Kindness is more than just actions, according to the Mayo Clinic’s “Art of Kindness” post. The art of kindness means acting in a spirit of mutual assistance, being generous, caring, and expecting nothing in return. Kindness is a quality of being. The act of giving kindness is often simple, free, positive, and healthy.
In today’s society, more than ever, we need to focus on respecting our own cultural diversity and demonstrating it through kindness and empathy. What a better way to approach life than by focusing on the negative aspects of others. Kindness benefits us emotionally and physically.
Much of today’s column repeats what I wrote in 2020. When we work individually and foster kindness and empathy for others, it benefits the nation as a whole. Provides physical and emotional health benefits. The physical and emotional benefits of kindness are:
1. Kindness releases feel-good hormones
Doing acts of kindness for others releases the so-called happiness hormone, which increases serotonin, the neurotransmitter responsible for feelings of well-being and contentment. Endorphin levels also rise, leading to a phenomenon known as a “helper’s high.” Psychologists have identified typical states of euphoria reported by people engaged in charity work. They call it “Helper’s High,” and the theory is that giving it produces endorphins in the brain, resulting in a mild positive euphoria.
2. Kindness eases anxiety
Another physical benefit of kindness is that it helps reduce anxiety. is related to Her four-week study on well-being at the University of British Columbia found that participants who engaged in acts of kindness showed a significant increase in sustained PA levels during the study period.
3. Kindness helps alleviate and even prevent illness
Inflammation in the body is associated with many health problems, including chronic pain, diabetes, cancer, obesity, and migraines. Volunteering as an act of kindness, at least for older generations, may help reduce inflammation. showed the strongest association with lower levels of inflammation.” Oxytocin also reduces inflammation, and even the slightest act of kindness can trigger the release of oxytocin.
Kindness releases the hormone oxytocin. According to Dr. David Hamilton, the release of this hormone “… lowers blood pressure. Oxytocin is known as the ‘cardioprotective’ hormone because it protects the heart (by lowering blood pressure). “
4. Kindness lowers stress levels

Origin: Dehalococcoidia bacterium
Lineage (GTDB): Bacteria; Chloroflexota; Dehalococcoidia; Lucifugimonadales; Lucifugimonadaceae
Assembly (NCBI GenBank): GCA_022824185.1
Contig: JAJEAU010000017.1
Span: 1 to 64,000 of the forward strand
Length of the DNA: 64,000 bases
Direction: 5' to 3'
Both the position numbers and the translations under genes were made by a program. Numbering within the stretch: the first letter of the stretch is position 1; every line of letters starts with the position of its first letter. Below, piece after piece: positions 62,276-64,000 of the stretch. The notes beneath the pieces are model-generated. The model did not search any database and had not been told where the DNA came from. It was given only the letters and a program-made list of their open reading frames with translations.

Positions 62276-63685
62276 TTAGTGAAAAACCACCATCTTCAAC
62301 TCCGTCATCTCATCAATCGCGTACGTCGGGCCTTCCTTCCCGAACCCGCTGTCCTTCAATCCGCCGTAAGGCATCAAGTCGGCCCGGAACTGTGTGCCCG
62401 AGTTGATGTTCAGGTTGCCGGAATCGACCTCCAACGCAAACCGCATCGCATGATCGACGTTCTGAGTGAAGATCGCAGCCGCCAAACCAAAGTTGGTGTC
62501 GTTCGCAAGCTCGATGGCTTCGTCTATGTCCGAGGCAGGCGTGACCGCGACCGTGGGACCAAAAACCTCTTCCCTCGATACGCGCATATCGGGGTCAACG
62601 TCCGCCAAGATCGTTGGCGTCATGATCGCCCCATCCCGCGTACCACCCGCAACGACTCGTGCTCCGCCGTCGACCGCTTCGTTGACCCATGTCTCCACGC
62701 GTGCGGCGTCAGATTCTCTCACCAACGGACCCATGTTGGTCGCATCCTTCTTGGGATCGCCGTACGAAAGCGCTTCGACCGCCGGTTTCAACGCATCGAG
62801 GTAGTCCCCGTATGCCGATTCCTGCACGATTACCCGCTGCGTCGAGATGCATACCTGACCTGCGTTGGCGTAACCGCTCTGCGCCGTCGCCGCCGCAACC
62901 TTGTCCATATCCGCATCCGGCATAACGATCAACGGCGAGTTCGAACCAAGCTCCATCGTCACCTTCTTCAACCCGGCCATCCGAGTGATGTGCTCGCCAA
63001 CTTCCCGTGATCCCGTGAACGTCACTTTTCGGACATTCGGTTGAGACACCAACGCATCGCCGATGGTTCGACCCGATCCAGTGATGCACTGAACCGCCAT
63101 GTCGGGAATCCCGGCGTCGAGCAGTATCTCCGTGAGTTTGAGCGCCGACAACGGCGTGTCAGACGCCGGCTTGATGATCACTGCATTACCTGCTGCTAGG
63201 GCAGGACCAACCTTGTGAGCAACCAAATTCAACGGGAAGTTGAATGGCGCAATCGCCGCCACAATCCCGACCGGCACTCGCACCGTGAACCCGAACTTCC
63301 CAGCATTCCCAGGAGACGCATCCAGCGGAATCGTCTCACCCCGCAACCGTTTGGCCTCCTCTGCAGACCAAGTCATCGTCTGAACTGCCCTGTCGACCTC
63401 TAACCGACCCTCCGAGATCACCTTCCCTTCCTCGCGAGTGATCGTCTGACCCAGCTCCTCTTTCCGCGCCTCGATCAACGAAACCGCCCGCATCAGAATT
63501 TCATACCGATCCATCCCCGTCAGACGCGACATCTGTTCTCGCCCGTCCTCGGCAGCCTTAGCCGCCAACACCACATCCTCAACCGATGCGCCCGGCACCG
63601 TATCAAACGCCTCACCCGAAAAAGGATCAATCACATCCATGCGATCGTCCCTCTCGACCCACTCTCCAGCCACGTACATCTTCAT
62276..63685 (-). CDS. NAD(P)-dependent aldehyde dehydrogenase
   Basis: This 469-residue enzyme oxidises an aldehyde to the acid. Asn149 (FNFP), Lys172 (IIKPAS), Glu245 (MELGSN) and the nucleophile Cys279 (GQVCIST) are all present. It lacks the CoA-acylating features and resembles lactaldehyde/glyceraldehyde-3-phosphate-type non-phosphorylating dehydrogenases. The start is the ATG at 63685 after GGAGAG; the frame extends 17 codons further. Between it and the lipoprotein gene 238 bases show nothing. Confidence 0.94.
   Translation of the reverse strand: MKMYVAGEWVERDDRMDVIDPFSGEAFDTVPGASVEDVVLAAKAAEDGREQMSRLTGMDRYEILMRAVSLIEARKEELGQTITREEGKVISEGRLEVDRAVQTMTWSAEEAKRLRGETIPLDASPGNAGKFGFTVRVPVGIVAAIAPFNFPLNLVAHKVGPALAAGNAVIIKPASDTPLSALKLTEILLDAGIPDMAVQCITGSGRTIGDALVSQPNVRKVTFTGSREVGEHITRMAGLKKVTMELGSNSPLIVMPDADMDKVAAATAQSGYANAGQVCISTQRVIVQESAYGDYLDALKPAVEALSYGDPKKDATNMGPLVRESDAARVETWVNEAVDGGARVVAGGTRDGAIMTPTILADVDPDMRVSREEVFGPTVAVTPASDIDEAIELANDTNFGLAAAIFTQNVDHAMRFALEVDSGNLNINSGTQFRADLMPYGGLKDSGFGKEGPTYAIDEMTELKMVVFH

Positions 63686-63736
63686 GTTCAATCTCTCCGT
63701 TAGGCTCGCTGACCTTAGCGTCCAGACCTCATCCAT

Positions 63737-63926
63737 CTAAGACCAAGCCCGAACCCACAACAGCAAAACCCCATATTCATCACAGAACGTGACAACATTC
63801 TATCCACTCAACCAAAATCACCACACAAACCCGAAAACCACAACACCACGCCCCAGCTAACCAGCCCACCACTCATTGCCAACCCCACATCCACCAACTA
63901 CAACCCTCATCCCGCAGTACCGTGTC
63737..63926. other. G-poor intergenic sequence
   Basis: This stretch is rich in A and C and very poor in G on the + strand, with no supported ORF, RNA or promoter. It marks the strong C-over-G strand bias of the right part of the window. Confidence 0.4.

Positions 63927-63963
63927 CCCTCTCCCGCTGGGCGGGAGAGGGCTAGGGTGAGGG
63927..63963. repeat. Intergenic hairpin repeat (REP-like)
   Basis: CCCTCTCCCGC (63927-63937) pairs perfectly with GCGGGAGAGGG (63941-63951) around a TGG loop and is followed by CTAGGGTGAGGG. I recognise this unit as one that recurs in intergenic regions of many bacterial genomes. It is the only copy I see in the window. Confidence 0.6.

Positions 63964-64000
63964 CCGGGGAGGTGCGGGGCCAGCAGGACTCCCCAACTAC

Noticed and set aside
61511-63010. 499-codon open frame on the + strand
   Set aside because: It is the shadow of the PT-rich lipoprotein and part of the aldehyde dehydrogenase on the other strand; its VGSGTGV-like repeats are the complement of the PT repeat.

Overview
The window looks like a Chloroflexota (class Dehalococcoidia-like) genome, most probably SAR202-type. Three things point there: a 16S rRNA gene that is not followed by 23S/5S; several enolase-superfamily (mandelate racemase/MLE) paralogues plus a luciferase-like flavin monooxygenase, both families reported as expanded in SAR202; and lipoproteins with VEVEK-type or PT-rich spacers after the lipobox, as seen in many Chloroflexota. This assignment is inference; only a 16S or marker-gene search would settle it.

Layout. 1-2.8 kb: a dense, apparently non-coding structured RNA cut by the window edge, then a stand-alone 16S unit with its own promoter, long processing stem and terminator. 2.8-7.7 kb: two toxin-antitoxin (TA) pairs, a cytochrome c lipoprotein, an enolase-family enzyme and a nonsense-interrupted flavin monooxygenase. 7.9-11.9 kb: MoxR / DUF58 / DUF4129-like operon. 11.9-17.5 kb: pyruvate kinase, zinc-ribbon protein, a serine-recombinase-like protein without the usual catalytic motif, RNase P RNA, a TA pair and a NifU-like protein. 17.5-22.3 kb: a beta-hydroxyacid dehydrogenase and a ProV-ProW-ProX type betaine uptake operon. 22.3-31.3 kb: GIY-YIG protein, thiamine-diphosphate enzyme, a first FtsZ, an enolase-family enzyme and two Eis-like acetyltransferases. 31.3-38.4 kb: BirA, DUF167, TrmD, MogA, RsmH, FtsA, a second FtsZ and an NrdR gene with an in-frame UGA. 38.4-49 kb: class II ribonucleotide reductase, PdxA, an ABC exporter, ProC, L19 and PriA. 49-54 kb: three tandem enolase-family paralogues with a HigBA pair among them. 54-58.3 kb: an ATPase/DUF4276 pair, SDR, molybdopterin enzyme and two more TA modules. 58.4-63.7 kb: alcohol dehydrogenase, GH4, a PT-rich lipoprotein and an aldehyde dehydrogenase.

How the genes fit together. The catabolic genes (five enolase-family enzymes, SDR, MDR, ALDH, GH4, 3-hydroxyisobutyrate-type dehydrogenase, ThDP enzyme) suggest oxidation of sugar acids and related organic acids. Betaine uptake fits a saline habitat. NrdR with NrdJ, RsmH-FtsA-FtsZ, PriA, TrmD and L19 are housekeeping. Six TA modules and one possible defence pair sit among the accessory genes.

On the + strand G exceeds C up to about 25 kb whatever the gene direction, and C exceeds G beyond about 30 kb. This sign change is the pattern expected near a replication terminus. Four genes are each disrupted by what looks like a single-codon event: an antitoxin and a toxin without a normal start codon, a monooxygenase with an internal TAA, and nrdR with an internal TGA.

Helping others helps you get outside of yourself, and taking a break from the stressors in your own life can help you build relationships with others. It will also make you better prepared to deal with high traffic situations.
Behaviors that help build bonds with other people are known as “affiliative behaviors.” And one study of the effects of prosocial behavior (behavior intended to help others) found that “friendly behavior may be an important factor in coping with stress, and that engaging in prosocial behavior We show that reducing stress can be an effective strategy for reducing stress: the effects of stress on emotional functioning.”
Furthermore, when you establish a “friendly connection”—friendship, love, or any other positive bond—with someone, you feel an emotion that can boost your immune system. It seems to increase , improve relationships and connections, and thus indirectly improve health.
5. Summary and Impressions
Kindness and empathy help us relate to other people and build more positive relationships with friends, family, and even complete strangers we meet in our daily lives. , it is clear that being kind and helpful has a positive and uplifting effect on the person performing the act.” Those who give tend to live healthier and longer lives.
As our country enters a period of uncertainty in 2023, let us not forget the importance of focusing on the positive. Related approaches include mindfulness and emotional health, among others. Both help deal with ongoing social problems.
I hope 2023 will be more positive by spreading small acts of kindness to yourself and others. The additive effects of these acts, little by little, can go a long way toward leading a healthier lifestyle and improving your quality of life.
Many thanks to happens.com magazine for the content provided in this column.
References and additional resources
For a quick rundown on how kindness affects happiness, check out “Health Facts” by Random Acts of Kindness, a non-profit dedicated to kindness education, at dartmouth.edu.
Check out the Mayo Clinic Health Systems link “The Art of Kindness”. This includes an offer to consider joining Mayo Clinic Health System’s Kickstart Kindness Program to start your kindness journey at Mayoclinichealthsystem.org.
Mark Mahoney has been a registered dietitian/nutritionist for over 35 years and has a graduate degree in public health from Columbia University. His contact is he email@example.com.